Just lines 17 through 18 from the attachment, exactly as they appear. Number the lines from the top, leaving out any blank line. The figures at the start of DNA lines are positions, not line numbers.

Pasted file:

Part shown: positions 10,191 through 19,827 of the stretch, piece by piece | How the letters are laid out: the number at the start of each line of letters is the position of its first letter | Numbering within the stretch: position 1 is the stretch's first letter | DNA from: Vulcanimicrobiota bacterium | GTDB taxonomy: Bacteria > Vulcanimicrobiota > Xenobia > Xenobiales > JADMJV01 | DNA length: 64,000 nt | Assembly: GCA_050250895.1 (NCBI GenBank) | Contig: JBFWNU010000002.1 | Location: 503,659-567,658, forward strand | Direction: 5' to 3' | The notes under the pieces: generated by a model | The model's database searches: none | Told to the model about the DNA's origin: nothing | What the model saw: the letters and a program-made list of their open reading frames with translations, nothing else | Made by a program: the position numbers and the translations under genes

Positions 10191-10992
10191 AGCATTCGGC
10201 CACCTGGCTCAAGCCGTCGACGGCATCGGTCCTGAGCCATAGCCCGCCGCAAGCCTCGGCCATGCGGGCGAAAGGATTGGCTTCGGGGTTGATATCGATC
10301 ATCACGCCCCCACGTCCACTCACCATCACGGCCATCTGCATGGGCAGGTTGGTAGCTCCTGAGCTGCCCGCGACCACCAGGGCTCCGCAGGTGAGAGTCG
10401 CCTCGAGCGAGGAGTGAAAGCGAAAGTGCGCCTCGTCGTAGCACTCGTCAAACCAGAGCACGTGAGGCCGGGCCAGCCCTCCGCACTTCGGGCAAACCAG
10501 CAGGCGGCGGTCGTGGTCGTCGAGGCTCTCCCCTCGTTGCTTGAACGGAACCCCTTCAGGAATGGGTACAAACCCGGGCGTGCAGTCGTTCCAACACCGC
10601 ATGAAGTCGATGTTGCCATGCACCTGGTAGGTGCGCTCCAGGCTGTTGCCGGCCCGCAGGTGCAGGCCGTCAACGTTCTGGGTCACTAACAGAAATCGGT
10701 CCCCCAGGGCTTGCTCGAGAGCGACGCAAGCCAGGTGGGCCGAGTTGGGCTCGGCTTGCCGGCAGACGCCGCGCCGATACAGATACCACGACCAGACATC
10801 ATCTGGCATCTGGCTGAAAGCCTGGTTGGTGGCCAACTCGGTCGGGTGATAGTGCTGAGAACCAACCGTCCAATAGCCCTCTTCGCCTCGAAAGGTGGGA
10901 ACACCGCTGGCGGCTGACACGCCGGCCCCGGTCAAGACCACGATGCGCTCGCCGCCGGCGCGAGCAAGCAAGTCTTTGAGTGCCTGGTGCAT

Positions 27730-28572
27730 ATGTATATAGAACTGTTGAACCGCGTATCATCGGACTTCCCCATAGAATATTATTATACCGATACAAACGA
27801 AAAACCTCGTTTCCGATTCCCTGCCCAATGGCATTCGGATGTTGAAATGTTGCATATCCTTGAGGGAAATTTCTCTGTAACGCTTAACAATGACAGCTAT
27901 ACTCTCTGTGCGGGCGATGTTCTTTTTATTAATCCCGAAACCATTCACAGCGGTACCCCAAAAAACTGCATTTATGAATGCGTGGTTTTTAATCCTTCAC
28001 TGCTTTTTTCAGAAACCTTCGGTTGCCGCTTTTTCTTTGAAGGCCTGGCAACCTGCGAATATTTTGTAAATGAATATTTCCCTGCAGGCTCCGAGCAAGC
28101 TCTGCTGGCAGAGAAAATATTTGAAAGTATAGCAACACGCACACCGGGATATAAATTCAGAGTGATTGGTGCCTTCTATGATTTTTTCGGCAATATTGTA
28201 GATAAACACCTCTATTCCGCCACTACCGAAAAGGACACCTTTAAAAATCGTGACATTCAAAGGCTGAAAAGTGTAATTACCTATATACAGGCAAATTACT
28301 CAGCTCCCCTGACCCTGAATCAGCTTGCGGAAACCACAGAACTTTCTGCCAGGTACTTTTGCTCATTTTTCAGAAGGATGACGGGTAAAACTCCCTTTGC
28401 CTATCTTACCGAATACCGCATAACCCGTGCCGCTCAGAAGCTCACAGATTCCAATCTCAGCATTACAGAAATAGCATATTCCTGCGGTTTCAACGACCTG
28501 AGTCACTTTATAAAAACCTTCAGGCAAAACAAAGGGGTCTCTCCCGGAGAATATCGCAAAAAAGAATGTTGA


28101 TCTGCTGGCAGAGAAAATATTTGAAAGTATAGCAACACGCACACCGGGATATAAATTCAGAGTGATTGGTGCCTTCTATGATTTTTTCGGCAATATTGTA
28201 GATAAACACCTCTATTCCGCCACTACCGAAAAGGACACCTTTAAAAATCGTGACATTCAAAGGCTGAAAAGTGTAATTACCTATATACAGGCAAATTACT